Intro Notes on the Smalltalk Environment

This is a follow-up to my post about Smalltalk language basics. Here I’ll talk very generally about the Smalltalk environment — at least what I remember about it. Like my previous post, this is meant to be a lightweight conceptual orientation.

The main thing to get is that the Smalltalk environment is a complete, self-contained universe of objects. The Smalltalk language defines an abstract syntax for creating objects and sending. The Smalltalk environment contains actual objects — things in memory being managed by a running process on your computer — that can interact with each other and that you can interact with.

Here's what happens when you do Smalltalk development:

  • You launch the VM (virtual machine), which is a runtime engine that will interpret and execute all your Smalltalk code.
  • You load a file called a Smalltalk image, which contains a snapshot of the aforementioned universe of objects.
  • Once the image has loaded, you're presented with a UI for writing and executing code.
  • Everything you do in that UI, even something as simple as moving a window, has some effect on that "universe of objects": you're either creating, modifying, or destroying one or more objects in that universe.
  • Before you quit Smalltalk, those changes are saved to the image file to be reloaded next time. (You need to know that there's actually a separate file called the changes file, but that's an implementation detail for purposes of this discussion.)

A rough analogy would be that the VM is like a game engine and the image is like a massive file containing the state of game play exactly as it was when you left off.

The image contains descriptions of all the objects that existed in the "universe" when the snapshot was taken. When the image is loaded, all those objects are re-instantiated. Since everything in Smalltalk is an object, including windows, this means all the windows that were open when you left off will re-appear right where you left them. If you had a debugger window that had stopped at a breakpoint in some code that was running, that debugger will re-appear in exactly the state it was in previously, and you will be able to resume executing that code as if you'd never quit Smalltalk, since the execution context was yet another object that was saved in the image.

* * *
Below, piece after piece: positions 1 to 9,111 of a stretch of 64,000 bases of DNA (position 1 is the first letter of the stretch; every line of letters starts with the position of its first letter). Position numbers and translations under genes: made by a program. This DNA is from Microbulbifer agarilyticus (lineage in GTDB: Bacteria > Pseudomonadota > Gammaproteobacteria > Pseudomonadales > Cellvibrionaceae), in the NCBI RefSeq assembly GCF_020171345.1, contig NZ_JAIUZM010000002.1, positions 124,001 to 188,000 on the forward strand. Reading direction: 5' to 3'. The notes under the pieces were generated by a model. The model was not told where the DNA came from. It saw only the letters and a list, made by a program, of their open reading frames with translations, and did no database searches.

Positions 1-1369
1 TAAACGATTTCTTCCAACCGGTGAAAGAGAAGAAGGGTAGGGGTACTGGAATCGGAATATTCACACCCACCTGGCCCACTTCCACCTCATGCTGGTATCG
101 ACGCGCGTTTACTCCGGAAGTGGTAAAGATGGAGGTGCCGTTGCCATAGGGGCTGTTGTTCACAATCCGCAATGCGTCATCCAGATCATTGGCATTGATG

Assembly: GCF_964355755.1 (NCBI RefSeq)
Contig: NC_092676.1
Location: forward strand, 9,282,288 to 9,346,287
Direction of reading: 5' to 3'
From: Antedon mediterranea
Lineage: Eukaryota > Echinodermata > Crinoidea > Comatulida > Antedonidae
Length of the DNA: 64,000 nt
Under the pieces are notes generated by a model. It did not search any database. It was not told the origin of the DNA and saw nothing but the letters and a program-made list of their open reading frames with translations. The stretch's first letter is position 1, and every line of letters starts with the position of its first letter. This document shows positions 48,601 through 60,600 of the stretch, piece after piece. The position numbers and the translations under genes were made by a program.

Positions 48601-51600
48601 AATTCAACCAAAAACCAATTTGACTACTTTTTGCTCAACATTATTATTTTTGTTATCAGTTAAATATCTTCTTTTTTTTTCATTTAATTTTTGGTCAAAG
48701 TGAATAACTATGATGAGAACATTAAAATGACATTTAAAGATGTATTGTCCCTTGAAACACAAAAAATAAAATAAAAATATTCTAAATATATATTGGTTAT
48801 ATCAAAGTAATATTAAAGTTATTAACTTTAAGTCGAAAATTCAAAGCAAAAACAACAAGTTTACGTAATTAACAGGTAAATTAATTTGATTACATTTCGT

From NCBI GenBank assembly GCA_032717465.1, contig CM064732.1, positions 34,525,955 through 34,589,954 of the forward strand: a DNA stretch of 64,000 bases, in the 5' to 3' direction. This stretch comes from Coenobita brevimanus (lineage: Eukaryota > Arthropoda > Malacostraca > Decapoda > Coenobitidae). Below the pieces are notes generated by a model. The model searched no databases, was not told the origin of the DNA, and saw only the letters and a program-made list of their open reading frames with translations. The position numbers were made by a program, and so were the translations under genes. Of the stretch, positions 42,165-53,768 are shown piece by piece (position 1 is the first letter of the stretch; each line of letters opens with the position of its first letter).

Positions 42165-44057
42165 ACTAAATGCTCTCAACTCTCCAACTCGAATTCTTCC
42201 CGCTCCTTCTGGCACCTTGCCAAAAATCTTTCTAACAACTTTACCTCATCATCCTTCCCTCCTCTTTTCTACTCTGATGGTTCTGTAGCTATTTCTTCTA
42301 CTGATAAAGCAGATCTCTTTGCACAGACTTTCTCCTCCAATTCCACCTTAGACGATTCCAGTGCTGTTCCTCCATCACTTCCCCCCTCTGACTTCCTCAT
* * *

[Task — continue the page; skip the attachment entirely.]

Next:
Here are some kinds of windows you can open in the Smalltalk environment:

  • Browser. A browser window lets you browse the source code for all the classes that exist in the environment, including not only classes you wrote but also Smalltalk's built-in classes, which are themselves written in Smalltalk. (Classes are objects, so they are reconstituted and added to the environment when the image is loaded, just like all other objects.) Browsers are where you create your own classes.
  • Workspace. A workspace window is basically a scratch pad where you can type Smalltalk code and run it.
  • Transcript. A transcript is a special kind of workspace. You can write text to the global object named Transcript, and that text will be written to all transcript windows. You can use this anywhere in your code to print output. For example:

    Transcript show: 'About to add two numbers.'; cr.
    x := 3 + 4.
    Transcript show: x; cr.
  • Inspector. An inspector window displays the internal state of an object — its instance variables. You can open an inspector on any object by sending it an #inspect message (e.g. try this: 3 inspect) or, in some contexts, by right-clicking on it and selecting "inspect it" from the contextual menu.
  • Debugger. A debugger window lets you step through running Smalltalk code, examine code being executed, and inspect the objects involved. A handy feature of Smalltalk is that in general you can modify code in the middle of debugging, and the new code will be used without your having to restart the program you were running.

You can open as many of each type of window as you want. You generally open them by right-clicking and selecting from a contextual menu, or by hitting a keyboard shortcut.

Speaking of contextual menus, the last thing I'll mention is some operations that are available anywhere you can select Smalltalk source code. If you right-click one or more statements, the contextual menu will contain a whole bunch of options, of which these are the handiest to start with:

  • do it — Executes the selected code.
  • print it — Executes the selected code and prints the resulting value immediately after the selected text.
  • inspect it — Executes the selected code and opens an inspector on the resulting value.

There are typically keyboard shortcuts for these actions.

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